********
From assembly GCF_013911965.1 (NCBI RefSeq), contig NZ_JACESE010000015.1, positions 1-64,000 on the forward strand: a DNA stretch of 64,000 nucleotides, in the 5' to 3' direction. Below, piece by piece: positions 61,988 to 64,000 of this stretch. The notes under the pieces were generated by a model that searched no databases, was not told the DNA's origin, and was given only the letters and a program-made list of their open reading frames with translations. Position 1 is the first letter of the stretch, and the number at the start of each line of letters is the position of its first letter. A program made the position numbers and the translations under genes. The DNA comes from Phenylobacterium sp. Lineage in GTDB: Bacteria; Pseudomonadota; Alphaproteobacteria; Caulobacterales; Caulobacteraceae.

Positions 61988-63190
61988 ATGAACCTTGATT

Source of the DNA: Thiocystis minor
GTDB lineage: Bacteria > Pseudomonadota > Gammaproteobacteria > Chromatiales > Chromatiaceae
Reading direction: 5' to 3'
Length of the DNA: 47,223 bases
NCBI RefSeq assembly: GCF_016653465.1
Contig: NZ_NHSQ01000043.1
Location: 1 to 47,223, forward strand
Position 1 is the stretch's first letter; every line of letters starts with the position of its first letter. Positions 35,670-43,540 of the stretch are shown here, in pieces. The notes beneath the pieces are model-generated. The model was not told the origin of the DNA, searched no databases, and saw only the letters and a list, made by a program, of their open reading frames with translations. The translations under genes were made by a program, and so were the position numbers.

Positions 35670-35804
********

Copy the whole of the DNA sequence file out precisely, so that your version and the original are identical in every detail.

From assembly GCF_013911965.1 (NCBI RefSeq), contig NZ_JACESE010000015.1, positions 1-64,000 on the forward strand: a DNA stretch of 64,000 nucleotides, in the 5' to 3' direction. Below, piece by piece: positions 61,988 to 64,000 of this stretch. The notes under the pieces were generated by a model that searched no databases, was not told the DNA's origin, and was given only the letters and a program-made list of their open reading frames with translations. Position 1 is the first letter of the stretch, and the number at the start of each line of letters is the position of its first letter. A program made the position numbers and the translations under genes. The DNA comes from Phenylobacterium sp. Lineage in GTDB: Bacteria; Pseudomonadota; Alphaproteobacteria; Caulobacterales; Caulobacteraceae.

Positions 61988-63190
61988 ATGAACCTTGATT

Source of the DNA: Thiocystis minor
GTDB lineage: Bacteria > Pseudomonadota > Gammaproteobacteria > Chromatiales > Chromatiaceae
Reading direction: 5' to 3'
Length of the DNA: 47,223 bases
NCBI RefSeq assembly: GCF_016653465.1
Contig: NZ_NHSQ01000043.1
Location: 1 to 47,223, forward strand
Position 1 is the stretch's first letter; every line of letters starts with the position of its first letter. Positions 35,670-43,540 of the stretch are shown here, in pieces. The notes beneath the pieces are model-generated. The model was not told the origin of the DNA, searched no databases, and saw only the letters and a list, made by a program, of their open reading frames with translations. The translations under genes were made by a program, and so were the position numbers.

Positions 35670-35804